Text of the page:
Isisaurus (Indian Statistical Institute lizard)
Wilson & Upchurch - 2003
Estimated 14-18 meters long
I. colberti (type)
India – Lameta Formation
Late Cretaceous, 71-65 million years ago
Isisaurus is indeed a valid genus of titanosaurian dinosaur from the Late Cretaceous period, discovered in what is now India. The name “Isisaurus” is derived from the Indian Statistical Institute, which is located in Kolkata, India.
The type specimen of Isisaurus, ISI R 331/65, was first described by Sohan Lal Jain in 1997 as Titanosaurus colberti, in honor of the paleontologist Edwin Harris Colbert. However, in 2003, Wilson and Upchurch reclassified it as its own genus, Isisaurus.
Isisaurus is known for its short neck and long forelimbs, which distinguishes it from other sauropods. The humerus, or upper arm bone, of the type specimen measures 148 cm, indicating that Isisaurus was a very large dinosaur, estimated to have grown up to 18 meters (59 feet) in length and weighed around 14,000 kilograms (14 short tons; 15 long tons).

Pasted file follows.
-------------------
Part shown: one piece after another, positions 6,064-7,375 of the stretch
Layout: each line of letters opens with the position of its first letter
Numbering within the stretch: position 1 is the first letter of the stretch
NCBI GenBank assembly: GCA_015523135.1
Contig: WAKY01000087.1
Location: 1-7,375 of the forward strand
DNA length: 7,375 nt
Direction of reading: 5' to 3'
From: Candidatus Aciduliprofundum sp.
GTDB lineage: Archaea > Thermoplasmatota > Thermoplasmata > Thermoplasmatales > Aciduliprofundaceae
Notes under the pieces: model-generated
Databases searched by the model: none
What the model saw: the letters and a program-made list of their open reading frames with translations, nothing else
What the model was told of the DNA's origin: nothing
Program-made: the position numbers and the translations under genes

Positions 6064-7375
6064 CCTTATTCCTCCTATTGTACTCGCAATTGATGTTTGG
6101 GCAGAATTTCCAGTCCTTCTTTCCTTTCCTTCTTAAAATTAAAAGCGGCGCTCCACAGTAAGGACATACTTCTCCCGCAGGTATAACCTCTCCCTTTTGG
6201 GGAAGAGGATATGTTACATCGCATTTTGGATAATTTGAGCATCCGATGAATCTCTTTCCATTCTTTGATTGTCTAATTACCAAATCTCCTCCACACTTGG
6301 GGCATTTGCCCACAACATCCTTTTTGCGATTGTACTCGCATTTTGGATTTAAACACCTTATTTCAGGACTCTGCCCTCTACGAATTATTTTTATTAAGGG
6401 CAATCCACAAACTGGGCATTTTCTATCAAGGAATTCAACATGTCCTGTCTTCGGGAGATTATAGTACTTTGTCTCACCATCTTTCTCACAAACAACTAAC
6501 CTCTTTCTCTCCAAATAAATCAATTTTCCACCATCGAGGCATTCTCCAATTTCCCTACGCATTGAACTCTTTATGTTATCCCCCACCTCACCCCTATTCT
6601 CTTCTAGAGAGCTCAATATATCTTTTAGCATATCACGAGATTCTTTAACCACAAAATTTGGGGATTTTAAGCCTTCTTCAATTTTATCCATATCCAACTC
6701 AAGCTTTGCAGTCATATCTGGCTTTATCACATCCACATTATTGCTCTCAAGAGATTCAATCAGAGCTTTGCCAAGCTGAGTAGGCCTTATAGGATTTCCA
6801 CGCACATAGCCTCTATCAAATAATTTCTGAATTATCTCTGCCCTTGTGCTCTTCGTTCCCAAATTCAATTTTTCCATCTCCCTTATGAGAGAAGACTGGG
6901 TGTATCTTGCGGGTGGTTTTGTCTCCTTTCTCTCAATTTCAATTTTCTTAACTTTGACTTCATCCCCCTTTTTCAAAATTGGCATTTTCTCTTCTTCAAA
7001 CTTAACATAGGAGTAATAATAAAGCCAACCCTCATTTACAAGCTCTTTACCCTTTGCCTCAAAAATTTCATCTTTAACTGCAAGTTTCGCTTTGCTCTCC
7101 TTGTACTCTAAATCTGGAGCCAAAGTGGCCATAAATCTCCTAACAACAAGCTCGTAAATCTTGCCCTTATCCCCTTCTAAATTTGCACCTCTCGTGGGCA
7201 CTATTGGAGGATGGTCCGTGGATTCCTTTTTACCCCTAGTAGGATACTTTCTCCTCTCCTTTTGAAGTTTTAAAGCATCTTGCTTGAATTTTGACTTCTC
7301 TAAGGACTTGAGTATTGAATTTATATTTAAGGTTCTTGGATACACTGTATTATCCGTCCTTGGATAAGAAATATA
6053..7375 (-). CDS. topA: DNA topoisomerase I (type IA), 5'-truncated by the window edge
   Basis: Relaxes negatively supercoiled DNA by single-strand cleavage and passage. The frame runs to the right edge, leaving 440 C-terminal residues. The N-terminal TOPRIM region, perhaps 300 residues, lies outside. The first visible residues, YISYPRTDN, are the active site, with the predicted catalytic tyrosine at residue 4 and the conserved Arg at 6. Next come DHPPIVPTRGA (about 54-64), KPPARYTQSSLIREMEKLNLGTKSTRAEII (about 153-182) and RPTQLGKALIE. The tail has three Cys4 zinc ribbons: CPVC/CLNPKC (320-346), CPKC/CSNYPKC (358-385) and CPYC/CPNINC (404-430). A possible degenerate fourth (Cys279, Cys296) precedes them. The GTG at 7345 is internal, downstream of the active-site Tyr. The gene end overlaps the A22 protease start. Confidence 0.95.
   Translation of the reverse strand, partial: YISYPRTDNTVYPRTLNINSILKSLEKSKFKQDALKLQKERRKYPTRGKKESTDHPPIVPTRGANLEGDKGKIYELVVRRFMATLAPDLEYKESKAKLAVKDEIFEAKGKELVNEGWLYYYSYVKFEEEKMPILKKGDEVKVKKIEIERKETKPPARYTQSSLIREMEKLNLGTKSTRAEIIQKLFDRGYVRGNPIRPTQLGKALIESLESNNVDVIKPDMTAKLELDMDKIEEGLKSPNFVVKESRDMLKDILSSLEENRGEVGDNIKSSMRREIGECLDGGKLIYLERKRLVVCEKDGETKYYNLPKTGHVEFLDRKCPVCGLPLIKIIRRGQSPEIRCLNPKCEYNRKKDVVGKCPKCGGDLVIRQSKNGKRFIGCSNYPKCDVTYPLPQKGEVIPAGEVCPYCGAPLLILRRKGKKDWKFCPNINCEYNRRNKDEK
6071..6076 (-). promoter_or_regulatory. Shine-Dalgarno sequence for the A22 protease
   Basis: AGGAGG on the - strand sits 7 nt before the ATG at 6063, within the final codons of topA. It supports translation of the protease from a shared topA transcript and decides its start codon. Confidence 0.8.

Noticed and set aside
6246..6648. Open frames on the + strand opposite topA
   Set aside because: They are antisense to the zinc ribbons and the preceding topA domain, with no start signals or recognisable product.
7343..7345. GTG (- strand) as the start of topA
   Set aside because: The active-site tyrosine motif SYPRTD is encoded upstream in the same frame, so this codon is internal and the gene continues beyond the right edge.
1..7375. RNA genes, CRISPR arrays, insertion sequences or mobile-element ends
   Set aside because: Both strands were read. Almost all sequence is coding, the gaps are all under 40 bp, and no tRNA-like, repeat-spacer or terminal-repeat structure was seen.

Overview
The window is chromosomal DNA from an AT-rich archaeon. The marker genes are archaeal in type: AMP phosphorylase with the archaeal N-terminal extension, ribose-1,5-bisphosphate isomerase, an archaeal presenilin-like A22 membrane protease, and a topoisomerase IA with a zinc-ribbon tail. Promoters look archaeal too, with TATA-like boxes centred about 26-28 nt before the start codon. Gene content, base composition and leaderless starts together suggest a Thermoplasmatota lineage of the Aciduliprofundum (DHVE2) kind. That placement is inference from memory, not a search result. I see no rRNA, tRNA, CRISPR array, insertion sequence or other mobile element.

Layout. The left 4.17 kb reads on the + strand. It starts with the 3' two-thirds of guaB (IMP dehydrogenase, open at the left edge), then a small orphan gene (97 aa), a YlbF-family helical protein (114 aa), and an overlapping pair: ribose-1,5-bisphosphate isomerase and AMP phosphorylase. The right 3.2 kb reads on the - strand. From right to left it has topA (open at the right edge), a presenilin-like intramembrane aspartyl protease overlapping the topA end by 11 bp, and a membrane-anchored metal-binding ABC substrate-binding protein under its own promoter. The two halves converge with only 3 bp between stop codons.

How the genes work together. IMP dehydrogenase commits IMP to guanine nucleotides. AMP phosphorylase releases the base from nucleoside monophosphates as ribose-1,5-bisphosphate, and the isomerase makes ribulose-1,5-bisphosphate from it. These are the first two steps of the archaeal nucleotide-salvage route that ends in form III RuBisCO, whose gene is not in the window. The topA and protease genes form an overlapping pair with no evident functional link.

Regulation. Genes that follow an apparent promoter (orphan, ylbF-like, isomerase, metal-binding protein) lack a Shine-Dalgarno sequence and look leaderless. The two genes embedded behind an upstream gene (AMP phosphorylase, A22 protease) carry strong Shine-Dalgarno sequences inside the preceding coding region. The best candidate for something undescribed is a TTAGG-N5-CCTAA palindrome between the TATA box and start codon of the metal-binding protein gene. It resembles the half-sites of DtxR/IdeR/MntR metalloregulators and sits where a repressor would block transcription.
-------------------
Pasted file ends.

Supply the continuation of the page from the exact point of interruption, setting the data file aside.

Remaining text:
The remains of Isisaurus are more complete than those of most titanosaurs, with much of its postcranial skeleton being preserved. However, the skull, hindlimbs, and foot bones are missing. The specimen was discovered in an associated and mostly articulated condition, including cervical, dorsal, and sacral vertebrae, at Dongargaon Hill in the Maastrichtian crevasse of India's Lameta Formation.
The compact and strong skull of Isisaurus is distinct from the flat and broad skull of Jainosaurus, another sauropod found in the Maastrichtian of India. The angle between the occipital bone and occipital condyle in Isisaurus is also different from that of Jainosaurus. Although the cranium of Isisaurus is similar to those of Apatosaurus and Diplodocus, the bone modifications are quite different.
Isisaurus represents an important addition to the study of sauropod dinosaurs, and its discovery has contributed to our understanding of the diversity and evolution of these fascinating creatures.